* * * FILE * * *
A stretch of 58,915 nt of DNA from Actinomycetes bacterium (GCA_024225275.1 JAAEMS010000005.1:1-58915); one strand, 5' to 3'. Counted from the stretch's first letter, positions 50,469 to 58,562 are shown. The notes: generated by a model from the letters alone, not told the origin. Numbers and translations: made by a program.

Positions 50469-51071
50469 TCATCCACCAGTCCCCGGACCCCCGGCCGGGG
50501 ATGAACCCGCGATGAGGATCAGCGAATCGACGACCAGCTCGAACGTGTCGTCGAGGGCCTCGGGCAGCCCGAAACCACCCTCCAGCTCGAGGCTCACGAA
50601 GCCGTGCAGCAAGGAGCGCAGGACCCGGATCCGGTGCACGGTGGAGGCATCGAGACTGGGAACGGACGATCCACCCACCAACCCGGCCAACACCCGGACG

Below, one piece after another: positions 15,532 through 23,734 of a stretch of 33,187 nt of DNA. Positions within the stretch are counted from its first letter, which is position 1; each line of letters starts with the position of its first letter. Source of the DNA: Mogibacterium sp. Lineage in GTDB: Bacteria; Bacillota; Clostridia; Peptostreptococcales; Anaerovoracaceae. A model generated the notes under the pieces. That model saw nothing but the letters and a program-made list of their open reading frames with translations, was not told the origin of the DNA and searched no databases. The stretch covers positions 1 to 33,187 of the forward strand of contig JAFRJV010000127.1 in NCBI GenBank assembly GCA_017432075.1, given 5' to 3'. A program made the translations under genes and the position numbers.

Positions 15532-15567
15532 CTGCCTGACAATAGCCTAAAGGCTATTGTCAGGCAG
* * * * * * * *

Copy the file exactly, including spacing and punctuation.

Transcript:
A stretch of 58,915 nt of DNA from Actinomycetes bacterium (GCA_024225275.1 JAAEMS010000005.1:1-58915); one strand, 5' to 3'. Counted from the stretch's first letter, positions 50,469 to 58,562 are shown. The notes: generated by a model from the letters alone, not told the origin. Numbers and translations: made by a program.

Positions 50469-51071
50469 TCATCCACCAGTCCCCGGACCCCCGGCCGGGG
50501 ATGAACCCGCGATGAGGATCAGCGAATCGACGACCAGCTCGAACGTGTCGTCGAGGGCCTCGGGCAGCCCGAAACCACCCTCCAGCTCGAGGCTCACGAA
50601 GCCGTGCAGCAAGGAGCGCAGGACCCGGATCCGGTGCACGGTGGAGGCATCGAGACTGGGAACGGACGATCCACCCACCAACCCGGCCAACACCCGGACG

Below, one piece after another: positions 15,532 through 23,734 of a stretch of 33,187 nt of DNA. Positions within the stretch are counted from its first letter, which is position 1; each line of letters starts with the position of its first letter. Source of the DNA: Mogibacterium sp. Lineage in GTDB: Bacteria; Bacillota; Clostridia; Peptostreptococcales; Anaerovoracaceae. A model generated the notes under the pieces. That model saw nothing but the letters and a program-made list of their open reading frames with translations, was not told the origin of the DNA and searched no databases. The stretch covers positions 1 to 33,187 of the forward strand of contig JAFRJV010000127.1 in NCBI GenBank assembly GCA_017432075.1, given 5' to 3'. A program made the translations under genes and the position numbers.

Positions 15532-15567
15532 CTGCCTGACAATAGCCTAAAGGCTATTGTCAGGCAG